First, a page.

A keen enthusiasm for science, namely physics and astronomy, coupled with a fervent desire to “explore this strange world in which we find ourselves,” were key components in the development of the themes in Wilson’s books of poetry (Interview with author). His most recent volume, Sky Atlas, is a collection of eighty-eight sonnets pertaining to the eighty-eight constellations. In another volume, Animate Objects, he writes of things widely referred to as “it,” such as the moon and air travel or suitcases and isobars, as animate objects with lives of their own. Lastly, in the abstract poetry of Counting to 100, Wilson marries poetry with numbers, skillfully giving life and personality to these numbers and ascribing them with manifold significances, whether sexual or religious. Dealing with numbers daily in his career as a statistician for the University of Victoria undoubtedly played a key role in Wilson’s attraction to this abstraction of quantification.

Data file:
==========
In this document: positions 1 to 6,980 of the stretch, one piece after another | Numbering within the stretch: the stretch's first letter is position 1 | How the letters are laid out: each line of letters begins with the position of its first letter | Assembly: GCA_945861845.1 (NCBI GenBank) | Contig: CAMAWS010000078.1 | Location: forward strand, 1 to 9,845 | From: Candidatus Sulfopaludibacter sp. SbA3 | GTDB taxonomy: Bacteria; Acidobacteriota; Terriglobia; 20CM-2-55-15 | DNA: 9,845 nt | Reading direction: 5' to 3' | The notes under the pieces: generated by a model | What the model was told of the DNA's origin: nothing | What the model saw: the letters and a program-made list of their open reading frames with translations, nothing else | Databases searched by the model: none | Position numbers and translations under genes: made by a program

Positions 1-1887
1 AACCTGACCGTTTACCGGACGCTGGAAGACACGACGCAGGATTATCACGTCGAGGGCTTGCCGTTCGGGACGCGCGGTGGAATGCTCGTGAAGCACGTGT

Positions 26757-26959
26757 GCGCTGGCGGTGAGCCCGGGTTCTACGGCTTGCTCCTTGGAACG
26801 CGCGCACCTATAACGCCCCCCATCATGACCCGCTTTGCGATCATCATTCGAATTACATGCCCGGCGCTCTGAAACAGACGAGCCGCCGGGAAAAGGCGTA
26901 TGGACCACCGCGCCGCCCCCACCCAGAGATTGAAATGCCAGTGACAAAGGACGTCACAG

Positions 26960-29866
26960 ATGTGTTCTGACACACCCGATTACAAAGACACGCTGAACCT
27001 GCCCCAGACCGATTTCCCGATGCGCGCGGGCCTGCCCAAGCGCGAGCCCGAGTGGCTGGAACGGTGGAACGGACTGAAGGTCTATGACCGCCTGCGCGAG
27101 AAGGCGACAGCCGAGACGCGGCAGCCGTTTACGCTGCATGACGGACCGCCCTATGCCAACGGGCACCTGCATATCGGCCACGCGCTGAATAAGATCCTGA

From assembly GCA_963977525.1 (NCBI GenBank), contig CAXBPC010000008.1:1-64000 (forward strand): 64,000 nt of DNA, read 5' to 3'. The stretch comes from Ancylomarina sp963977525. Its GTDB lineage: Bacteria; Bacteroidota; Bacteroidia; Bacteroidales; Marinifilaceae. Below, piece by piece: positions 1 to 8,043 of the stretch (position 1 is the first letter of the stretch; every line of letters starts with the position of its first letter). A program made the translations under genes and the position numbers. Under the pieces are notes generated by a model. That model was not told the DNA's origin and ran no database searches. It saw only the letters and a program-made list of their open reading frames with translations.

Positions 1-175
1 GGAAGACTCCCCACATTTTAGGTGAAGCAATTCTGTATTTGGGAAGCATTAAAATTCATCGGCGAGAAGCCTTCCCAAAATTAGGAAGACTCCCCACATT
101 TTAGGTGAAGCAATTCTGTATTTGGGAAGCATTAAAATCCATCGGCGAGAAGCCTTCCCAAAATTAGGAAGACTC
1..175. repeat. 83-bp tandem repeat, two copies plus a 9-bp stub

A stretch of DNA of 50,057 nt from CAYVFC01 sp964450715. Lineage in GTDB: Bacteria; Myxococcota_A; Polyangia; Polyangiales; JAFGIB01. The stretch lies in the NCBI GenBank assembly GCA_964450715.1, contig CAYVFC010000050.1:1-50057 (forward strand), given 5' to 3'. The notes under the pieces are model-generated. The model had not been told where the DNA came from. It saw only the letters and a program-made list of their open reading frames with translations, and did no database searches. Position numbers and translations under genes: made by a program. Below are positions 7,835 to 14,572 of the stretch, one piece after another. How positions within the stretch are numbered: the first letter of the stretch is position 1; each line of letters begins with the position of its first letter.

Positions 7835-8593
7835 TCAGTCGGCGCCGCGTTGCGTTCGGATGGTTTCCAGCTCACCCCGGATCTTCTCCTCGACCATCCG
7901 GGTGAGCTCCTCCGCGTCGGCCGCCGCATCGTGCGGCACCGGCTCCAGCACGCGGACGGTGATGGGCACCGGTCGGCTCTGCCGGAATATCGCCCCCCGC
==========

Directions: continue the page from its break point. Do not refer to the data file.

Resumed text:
Even though his poetry is largely placeless, his other works illustrate a strong attachment to place. For Wilson, Woodstock becomes a prototype for a small community where people of all walks of life lived together—though not always harmoniously. His novel positions him as an important voice for a historical New Brunswick event that has deeply resonated with its residents, particularly those in communities upriver from the dam. In “Cry Me Two Rivers,” Brian Smith observes that Wilson’s “ability to capture the unique spirit of place, to track the random thoughts and oblique sense experiences that govern how things happen, is captivating and original” (3). Further, Diana Brebner asserts that Before the Flood is a “shimmering novel of place, love, and our inevitable histories” (41). Clearly, Wilson’s novel has been important to our rich provincial literary heritage.